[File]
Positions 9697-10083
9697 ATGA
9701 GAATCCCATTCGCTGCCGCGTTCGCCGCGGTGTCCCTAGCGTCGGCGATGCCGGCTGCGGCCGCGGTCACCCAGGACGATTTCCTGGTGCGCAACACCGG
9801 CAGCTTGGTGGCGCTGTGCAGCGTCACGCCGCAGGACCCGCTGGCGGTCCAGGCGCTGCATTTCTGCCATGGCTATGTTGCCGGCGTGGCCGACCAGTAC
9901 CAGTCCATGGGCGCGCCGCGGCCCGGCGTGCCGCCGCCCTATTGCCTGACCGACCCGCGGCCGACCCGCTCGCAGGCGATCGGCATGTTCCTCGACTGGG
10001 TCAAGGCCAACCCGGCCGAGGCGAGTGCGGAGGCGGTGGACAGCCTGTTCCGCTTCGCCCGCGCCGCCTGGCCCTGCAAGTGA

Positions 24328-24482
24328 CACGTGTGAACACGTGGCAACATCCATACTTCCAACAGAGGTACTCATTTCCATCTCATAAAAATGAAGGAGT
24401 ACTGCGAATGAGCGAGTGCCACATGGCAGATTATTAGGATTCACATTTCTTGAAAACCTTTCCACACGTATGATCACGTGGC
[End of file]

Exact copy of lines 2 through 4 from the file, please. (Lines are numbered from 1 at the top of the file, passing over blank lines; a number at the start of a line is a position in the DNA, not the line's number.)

9697 ATGA
9701 GAATCCCATTCGCTGCCGCGTTCGCCGCGGTGTCCCTAGCGTCGGCGATGCCGGCTGCGGCCGCGGTCACCCAGGACGATTTCCTGGTGCGCAACACCGG
9801 CAGCTTGGTGGCGCTGTGCAGCGTCACGCCGCAGGACCCGCTGGCGGTCCAGGCGCTGCATTTCTGCCATGGCTATGTTGCCGGCGTGGCCGACCAGTAC